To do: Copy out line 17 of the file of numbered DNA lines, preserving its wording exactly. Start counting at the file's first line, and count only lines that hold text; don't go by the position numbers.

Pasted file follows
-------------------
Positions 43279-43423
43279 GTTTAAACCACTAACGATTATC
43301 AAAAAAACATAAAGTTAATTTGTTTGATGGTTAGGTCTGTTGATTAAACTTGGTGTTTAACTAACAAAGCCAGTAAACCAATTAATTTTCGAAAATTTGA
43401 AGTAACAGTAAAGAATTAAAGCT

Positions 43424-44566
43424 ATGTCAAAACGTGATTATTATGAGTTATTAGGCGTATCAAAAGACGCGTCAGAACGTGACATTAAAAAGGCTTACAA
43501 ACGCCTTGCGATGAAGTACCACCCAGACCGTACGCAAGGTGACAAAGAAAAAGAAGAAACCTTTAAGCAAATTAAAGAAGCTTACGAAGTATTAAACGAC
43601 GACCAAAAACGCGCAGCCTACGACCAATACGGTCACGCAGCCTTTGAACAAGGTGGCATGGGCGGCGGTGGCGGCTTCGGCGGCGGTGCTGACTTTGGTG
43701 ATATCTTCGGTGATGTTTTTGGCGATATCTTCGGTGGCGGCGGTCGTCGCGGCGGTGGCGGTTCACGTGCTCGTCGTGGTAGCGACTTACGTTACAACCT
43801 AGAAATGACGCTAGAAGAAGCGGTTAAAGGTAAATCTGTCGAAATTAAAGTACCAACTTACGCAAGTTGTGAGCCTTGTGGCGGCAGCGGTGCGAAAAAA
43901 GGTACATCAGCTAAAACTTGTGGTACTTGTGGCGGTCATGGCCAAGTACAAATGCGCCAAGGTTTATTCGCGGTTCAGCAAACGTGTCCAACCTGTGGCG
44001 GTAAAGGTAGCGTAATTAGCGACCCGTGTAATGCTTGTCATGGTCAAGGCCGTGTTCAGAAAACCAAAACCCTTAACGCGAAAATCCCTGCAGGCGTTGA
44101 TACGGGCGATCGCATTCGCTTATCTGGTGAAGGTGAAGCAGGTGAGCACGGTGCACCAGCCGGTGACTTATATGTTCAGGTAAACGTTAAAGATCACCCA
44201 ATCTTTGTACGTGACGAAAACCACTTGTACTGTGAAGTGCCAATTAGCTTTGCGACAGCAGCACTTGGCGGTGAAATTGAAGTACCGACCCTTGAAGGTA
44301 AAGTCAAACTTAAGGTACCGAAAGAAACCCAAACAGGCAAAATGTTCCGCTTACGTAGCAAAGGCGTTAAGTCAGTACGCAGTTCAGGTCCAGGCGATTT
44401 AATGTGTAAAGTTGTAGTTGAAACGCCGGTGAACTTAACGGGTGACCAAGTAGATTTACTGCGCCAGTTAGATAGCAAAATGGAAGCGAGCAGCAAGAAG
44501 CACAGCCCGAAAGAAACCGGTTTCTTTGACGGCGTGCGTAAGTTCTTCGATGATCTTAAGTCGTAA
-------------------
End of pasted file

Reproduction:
44501 CACAGCCCGAAAGAAACCGGTTTCTTTGACGGCGTGCGTAAGTTCTTCGATGATCTTAAGTCGTAA